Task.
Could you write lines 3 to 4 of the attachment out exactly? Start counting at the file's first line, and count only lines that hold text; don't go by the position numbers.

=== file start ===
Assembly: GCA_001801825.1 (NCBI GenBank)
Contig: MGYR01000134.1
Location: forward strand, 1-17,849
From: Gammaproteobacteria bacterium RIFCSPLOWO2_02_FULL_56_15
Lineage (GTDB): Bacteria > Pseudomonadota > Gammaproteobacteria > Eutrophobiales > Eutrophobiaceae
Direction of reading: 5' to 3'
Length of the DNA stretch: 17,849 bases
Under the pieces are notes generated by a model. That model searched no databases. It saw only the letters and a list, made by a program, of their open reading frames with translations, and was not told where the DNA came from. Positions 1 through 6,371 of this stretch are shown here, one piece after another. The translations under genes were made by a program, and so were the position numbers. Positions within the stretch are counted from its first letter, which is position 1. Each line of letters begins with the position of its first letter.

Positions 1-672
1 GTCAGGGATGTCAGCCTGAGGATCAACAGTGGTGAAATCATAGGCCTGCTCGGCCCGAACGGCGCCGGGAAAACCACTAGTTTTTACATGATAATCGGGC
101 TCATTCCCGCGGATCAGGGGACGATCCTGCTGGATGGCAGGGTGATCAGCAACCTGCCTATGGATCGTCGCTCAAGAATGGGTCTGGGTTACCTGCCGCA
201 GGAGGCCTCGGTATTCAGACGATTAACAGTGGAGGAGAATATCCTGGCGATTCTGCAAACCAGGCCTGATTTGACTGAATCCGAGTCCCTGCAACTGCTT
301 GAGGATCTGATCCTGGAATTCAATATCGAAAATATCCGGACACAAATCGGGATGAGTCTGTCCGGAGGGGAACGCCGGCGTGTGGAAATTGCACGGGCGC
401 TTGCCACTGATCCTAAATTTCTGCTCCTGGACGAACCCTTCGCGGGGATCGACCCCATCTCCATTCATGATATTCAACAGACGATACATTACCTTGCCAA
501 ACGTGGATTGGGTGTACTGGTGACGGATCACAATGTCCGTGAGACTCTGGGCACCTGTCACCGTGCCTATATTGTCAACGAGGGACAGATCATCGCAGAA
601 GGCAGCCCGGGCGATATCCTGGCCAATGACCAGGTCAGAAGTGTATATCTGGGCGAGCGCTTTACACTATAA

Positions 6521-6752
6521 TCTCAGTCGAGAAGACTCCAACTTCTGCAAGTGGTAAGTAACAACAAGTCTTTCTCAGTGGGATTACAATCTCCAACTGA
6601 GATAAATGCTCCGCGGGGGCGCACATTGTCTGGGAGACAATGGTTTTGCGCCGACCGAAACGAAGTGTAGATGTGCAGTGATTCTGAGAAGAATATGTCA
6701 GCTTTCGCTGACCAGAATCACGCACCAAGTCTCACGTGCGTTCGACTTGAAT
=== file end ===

Location: forward strand, 1-17,849
From: Gammaproteobacteria bacterium RIFCSPLOWO2_02_FULL_56_15